In early February, Tesla announced that reservers waiting patiently for their base Model 3 sedan won’t receive their car until 2019, which represents a full-year delay. Now, they’re beginning to defect to the 2018 Chevrolet Bolt EV, Reuters reported last Friday.
Would-be owners have posted online detailing their frustration with the Model 3 delay and many are afraid they won’t receive their cars before the federal tax credit of $7,500 is depleted. Every automaker is eligible for the tax credits up to 200,000 vehicles sold. After the 200,000 mark, the credits enter a sunset period until they’re reduced to $0.
Many analysts expect Tesla to hit the 200,000 cap by this fall, which would leave thousands of Model 3 reservers without the government incentive. The $7,500 brings the Model 3’s $35,000 price under $30,000.
Chevrolet dealer Yev Kaplinskiy said his dealership in San Francisco sold 15 Bolt EVs in one weekend following the Tesla announcement.
“We ask them, ‘What other cars are you interested in?’ They’re mostly Tesla. But they want the car now. They don’t want to wait,” he told Reuters.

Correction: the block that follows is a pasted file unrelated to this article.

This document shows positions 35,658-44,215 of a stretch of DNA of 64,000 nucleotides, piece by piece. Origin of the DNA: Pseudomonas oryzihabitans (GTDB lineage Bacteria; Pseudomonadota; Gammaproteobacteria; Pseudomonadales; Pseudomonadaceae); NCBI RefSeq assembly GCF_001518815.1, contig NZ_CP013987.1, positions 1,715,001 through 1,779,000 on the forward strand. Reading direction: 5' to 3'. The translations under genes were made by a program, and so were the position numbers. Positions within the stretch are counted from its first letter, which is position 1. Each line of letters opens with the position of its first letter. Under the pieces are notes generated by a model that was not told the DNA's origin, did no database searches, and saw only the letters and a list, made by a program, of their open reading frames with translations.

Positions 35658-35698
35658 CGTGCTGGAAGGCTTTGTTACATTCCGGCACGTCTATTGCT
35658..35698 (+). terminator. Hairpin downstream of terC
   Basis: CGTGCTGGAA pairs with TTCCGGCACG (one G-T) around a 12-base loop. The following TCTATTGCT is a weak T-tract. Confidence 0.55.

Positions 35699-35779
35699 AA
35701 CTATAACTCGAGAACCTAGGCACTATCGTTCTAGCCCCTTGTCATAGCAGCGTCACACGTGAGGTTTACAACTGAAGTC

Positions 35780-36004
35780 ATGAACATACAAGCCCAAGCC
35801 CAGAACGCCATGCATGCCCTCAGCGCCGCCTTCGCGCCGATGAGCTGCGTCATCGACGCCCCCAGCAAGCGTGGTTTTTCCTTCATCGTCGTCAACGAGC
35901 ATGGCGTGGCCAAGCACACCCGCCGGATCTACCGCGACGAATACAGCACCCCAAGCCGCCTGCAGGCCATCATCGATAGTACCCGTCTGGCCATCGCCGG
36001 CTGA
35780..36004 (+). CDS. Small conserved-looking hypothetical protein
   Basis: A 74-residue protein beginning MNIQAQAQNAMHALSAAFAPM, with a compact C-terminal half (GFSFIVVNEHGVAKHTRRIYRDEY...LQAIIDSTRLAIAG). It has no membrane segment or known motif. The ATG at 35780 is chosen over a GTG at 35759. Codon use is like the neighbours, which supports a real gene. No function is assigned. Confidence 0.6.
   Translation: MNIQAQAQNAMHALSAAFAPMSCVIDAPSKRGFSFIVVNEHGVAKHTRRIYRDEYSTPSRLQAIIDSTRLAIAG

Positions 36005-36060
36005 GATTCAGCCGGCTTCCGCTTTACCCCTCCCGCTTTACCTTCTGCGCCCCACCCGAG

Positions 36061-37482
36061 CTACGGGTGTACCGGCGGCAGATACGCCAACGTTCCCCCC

The brand also fired off a direct email to prospective customers following the Model 3 delay, which simply read: “Bolt EV: Now Available.”
Chevrolet sold 23,297 Bolt EVs in 2017. In comparison, Tesla assembled and delivered only 2,400 Model 3s in the fourth quarter of 2017. It built just 260 Model 3s in Q3 of 2017.
General Motors has two new electric cars less than 13 months away, and one will likely arrive as a more upscale alternative to the Bolt EV for the Buick brand. Meanwhile, Tesla set new production goals for itself in 2018. It hopes to build 2,500 of the sedans per week by the end of Q1 2018, and then increase production to 5,000 cars per week at the end of Q2 2018.